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Productivity not the right measure of happiness

January 28, 2013

There’s a story of a fisherman who might be down the coast of NSW, living in Margaret River or on Kurrimine Beach in Queensland. Each day he fishes for what he needs, sells a little and takes the rest home for his wife and kids. They cook it on the BBQ or sometime he makes the most delicious fish stock. The kids have what they need and his wife loves her job as a teacher at the local school or maybe she works in the local organic fruit and vegetable shop.

One day a business man on holiday starts chatting to the man as he fishes off the wharf and is impressed at the quality of the fish and how many there are. He admires the man’s rod, old that it is and ask what he does as his day job. “This is my day job,” says the fisherman pulling out some more SPF30 and rubbing it on his neck, back of hands, all the places he reminds the kids about.

The businessman’s eyes widen; he’s part of Australia’s Entrepreneurs Organisation and always looking for ways to achieve greater business success and an enriched personal life. He’s got a small business, the nice house in the city with a too large mortgage, drinks expensive wine although he can’t really tell the difference between a $12 bottle and a $50 one. When he’s sitting at traffic lights and the Iphone is in the glove box he does wish he had more time to play golf or take deep ocean swims.

“So how many do you catch in a day?” asks the businessman.

“Not too many but usually enough for the family and to sell to the local restaurant,” says the fisherman.

“Why don’t you catch more?” says the businessman.

“What would I do with them?” says the fisherman.

“You could sell more and earn more money. Then with it you could buy a boat and go into deeper waters and catch more fish. If you employed a couple of people you could earn enough to open up a fish processing factory right here and sell to the supermarkets. There’s good contracts which might earn you enough to get a couple of trawlers. You could end up rich like me, pay for all the kids’ toys and get some for you too. What about a jet ski, eh?! ” In the businessman’s head he could already see himself as the guy’s business partner. It’d be easy and great opportunity to get out of town regularly and get another car.

“Then what would I do?” asked the fisherman.

“Then,” said the businessman, “you could really enjoy life.”

The fisherman pulled some more bait from his esky and nodded his head. “What do you think I am doing now?”

One part of being a Buddhist is to focus on managing desire. But it’s not about eliminating it in a totalitarian human transformation. It’s about recognising it and understanding that attaining the object of desire is unconnected to fulfilment.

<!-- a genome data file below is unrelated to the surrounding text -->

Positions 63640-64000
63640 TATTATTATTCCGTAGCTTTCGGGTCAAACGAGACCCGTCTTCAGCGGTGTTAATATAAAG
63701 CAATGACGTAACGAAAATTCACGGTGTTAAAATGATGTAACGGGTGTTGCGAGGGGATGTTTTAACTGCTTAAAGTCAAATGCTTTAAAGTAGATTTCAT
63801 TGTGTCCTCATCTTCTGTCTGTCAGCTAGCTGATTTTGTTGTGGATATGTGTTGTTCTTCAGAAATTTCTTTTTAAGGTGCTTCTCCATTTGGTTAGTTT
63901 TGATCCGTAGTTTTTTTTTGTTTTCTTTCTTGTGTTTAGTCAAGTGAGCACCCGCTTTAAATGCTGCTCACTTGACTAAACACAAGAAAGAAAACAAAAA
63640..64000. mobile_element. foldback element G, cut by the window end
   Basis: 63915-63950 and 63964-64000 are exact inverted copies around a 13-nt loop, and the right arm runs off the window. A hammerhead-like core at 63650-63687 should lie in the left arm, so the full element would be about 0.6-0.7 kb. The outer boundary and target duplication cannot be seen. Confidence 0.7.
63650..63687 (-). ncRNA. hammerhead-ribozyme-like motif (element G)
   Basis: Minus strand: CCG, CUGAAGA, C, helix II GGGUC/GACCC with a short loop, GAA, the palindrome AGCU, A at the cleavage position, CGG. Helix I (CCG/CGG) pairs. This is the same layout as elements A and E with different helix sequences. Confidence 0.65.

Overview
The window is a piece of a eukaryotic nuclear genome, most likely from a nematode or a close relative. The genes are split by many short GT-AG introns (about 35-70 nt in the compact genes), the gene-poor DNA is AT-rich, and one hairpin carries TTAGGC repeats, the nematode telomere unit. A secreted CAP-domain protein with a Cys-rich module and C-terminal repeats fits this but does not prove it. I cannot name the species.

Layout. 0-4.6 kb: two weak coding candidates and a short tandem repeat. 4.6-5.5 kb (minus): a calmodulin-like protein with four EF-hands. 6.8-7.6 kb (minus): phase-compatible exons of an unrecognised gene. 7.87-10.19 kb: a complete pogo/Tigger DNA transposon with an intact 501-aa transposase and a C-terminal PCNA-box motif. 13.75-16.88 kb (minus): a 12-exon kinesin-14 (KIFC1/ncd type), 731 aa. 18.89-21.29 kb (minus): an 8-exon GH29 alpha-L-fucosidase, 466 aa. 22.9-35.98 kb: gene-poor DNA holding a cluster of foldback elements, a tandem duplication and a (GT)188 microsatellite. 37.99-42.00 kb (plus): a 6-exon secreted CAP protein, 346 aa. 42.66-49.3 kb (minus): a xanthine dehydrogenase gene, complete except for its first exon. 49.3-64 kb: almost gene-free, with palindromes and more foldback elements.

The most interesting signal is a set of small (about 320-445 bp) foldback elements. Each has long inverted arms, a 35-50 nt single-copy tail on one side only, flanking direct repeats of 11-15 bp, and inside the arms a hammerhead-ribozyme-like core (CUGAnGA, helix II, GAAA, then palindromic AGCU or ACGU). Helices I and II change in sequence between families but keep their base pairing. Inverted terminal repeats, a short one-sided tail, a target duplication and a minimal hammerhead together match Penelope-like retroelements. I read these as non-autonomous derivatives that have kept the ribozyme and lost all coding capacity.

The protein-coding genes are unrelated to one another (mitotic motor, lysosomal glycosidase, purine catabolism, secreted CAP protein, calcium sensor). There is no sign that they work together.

Last year the United Nations released its World Happiness Report which used a series of values to rank countries in terms of its social happiness. Unsurprising it is not wealth alone that contributes to a country’s higher happiness rating but social networks and an absence of corruption. And at the individual level, it’s health and community relationships, job security and stable families that are crucial. Happiness doesn’t increase at the same rate as wealth but instead it’s a relatively low threshold after which it takes a lot more wealth to increase happiness after the basic needs are met. In fact the more ability people have to consume, the less happy they are with the new goods.

In Raj Patel’s book The Value of Nothing he writes of how the gross national happiness of Bhutan went down after satellite televisions started being imported. “Television’s images of impossible lifestyles, body shapes, clothes and accessories have resulted in not only a deep resentment but a crime wave, as young people steal in order to afford the trinkets sold on Rupert Murdoch’s Start Network.”

To be happy you need to forget to try to be happy, said John Stuart Mill. If education, environment and equity became government priorities. If the economy was regulated so decision making wasn’t determined by the privileged for their own increased wealth creation then I think we could achieve this.

It’s not that every one of us should become fishermen. But it is about recognising a value system that’s about more than productivity and productive people, productive education and economic indicators driven by short term profits that benefit the already wealthy.

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One Comment
  1. I’ve got to borrow that book by Raj Patel, its true that value has been falsely ascribed to vanity items (and humungous properties in Portsea with giant fences!) that do not contribute to happiness which is often connected to simple daily pleasures and other good people.

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